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This article in CS

  1. Vol. 16 No. 2, p. 221-224
     
    Received: Sept 4, 1975


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doi:10.2135/cropsci1976.0011183X001600020014x

Breeding Potentials of Noncultivated Cottons. II. Inheritance of Peduncle Length1

  1. F. D. Wilson and
  2. R. L. Wilson2

Abstract

Abstract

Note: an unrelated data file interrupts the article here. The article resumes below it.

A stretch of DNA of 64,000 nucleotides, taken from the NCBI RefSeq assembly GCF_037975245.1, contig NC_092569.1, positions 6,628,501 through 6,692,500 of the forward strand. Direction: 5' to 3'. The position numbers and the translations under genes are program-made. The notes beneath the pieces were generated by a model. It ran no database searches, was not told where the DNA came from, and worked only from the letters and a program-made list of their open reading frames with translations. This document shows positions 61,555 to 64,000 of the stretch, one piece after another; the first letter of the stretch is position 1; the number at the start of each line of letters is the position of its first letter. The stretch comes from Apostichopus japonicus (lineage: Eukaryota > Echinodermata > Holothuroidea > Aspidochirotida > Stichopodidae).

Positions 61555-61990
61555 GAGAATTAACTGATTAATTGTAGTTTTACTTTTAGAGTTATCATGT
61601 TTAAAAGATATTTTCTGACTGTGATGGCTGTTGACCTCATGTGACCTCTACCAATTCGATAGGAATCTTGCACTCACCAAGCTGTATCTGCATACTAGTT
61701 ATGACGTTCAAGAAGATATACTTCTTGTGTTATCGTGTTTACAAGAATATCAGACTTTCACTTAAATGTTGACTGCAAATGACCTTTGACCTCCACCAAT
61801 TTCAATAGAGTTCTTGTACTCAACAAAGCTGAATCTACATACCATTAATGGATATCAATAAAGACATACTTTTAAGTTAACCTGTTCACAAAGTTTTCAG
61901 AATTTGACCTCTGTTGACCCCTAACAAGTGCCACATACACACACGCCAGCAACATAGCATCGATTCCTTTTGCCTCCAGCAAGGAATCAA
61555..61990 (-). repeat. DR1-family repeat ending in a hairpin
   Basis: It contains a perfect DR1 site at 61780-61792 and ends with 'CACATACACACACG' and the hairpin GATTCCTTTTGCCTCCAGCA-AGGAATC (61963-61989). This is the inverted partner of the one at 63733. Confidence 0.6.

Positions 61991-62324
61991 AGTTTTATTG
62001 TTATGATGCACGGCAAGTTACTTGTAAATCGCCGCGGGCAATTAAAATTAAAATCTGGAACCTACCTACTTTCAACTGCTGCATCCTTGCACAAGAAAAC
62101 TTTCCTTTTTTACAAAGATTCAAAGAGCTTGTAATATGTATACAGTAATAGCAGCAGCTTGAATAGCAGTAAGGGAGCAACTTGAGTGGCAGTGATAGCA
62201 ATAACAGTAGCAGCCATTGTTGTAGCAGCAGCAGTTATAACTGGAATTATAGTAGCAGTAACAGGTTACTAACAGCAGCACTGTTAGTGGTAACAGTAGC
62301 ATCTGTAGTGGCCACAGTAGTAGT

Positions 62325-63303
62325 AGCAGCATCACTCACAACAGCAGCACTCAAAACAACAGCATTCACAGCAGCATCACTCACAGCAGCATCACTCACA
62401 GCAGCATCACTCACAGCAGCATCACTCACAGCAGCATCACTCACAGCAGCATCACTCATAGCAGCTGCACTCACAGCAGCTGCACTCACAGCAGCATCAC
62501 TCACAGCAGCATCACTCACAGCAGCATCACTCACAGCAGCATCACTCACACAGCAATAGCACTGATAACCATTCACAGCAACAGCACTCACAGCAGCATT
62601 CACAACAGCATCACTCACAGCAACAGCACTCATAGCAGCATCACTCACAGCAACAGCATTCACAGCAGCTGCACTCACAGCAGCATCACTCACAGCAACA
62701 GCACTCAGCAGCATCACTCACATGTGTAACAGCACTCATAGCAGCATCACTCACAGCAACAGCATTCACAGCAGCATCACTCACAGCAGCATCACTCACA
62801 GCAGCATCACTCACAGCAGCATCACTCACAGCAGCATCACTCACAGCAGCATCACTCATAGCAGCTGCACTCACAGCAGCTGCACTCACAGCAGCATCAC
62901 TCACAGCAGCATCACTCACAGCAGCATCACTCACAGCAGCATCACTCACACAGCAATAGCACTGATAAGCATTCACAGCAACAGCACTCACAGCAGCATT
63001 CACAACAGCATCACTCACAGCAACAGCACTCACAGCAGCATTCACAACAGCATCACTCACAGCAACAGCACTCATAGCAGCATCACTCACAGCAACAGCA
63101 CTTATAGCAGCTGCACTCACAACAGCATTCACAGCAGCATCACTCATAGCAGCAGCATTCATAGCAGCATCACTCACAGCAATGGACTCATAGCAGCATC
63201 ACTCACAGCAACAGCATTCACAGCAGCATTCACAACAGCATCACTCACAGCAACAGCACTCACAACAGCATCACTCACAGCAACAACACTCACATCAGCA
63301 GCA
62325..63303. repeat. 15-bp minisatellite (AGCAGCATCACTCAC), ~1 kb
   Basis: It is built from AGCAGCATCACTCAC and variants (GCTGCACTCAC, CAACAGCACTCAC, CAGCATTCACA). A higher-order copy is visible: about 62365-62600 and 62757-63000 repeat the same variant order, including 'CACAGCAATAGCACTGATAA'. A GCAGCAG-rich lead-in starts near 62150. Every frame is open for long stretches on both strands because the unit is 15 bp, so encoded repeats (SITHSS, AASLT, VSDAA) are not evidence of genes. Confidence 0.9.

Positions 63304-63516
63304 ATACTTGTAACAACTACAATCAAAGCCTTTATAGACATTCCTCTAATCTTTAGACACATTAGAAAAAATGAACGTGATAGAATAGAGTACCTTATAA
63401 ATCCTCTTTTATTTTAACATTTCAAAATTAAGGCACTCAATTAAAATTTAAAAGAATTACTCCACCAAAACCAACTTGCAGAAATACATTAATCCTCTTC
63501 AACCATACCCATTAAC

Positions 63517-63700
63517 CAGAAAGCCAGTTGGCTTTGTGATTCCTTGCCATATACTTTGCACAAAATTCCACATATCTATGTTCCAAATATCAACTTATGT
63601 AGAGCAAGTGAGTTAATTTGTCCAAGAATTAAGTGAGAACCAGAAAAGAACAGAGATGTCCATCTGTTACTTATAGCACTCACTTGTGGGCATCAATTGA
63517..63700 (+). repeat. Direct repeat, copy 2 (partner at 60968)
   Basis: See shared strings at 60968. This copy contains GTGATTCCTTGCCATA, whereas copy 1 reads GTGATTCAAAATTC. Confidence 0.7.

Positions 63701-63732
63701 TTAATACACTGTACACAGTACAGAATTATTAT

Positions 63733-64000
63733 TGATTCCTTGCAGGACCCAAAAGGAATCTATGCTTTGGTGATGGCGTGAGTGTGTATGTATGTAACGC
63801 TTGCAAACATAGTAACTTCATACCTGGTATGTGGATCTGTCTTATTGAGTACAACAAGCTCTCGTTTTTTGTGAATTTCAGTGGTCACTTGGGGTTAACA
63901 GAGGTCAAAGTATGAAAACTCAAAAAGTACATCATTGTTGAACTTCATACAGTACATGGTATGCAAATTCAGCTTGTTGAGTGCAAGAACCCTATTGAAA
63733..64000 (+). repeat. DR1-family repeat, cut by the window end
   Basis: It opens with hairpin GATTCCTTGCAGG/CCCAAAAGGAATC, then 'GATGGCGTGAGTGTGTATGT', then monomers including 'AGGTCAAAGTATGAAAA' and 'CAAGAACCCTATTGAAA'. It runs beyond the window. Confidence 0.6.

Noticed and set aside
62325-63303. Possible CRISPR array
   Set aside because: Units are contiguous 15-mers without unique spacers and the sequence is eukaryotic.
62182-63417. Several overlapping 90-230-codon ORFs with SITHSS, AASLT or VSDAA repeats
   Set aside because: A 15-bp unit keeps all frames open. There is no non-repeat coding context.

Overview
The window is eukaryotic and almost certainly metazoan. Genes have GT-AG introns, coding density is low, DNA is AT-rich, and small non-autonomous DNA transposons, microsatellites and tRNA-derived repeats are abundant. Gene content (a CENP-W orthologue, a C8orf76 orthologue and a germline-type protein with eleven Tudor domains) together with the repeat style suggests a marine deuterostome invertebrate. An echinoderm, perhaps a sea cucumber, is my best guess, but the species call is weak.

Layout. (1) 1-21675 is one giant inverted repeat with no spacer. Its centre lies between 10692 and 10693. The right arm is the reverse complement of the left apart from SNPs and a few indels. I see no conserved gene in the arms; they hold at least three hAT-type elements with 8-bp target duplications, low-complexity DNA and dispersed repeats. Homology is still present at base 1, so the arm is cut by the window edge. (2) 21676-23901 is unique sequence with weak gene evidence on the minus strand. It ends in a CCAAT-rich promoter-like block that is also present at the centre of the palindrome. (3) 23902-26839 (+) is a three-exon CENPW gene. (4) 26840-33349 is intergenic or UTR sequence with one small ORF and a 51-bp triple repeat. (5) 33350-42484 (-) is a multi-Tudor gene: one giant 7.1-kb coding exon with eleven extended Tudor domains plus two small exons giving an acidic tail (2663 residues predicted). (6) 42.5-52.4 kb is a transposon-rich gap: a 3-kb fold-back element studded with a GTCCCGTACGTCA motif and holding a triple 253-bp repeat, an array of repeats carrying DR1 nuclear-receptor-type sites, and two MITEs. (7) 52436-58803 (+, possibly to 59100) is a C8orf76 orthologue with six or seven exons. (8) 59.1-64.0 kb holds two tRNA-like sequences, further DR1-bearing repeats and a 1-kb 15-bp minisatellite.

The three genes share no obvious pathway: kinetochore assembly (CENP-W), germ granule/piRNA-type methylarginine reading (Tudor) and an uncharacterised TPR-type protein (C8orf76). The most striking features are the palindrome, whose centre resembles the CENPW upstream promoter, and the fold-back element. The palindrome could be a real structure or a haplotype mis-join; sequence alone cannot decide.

Long peduncles, characteristic of some primitive race stocks of cotton, Gossypium hirsutum L., could be disadvantageous agronomically because they may possibly grow at the expense of early maturity and of fiber production. However, they may have value as a deterrent to larvae of pink bollworm, Pectinophora gossypiella (Saunders), if incorporated into a pubescent strain. We determined that Texas 711, a primitive race stock with long peduncles, differed from ‘Stoneville 7A’ by two major factor pairs that act additively. Another cultivated parent, ‘Deltapine 16,’ apparently differs from Stoneville 7A in a recessive epistatic modifier. Two other race stocks, Texas 40Y and Texas 203, apparently carry a partially dominant epistatic modifier rather than a recessive one. The latter race stock may also be monomeric for the major factor pairs. Results suggest that transfer of long peduncles into improved agronomic types of cotton should be relatively easy.

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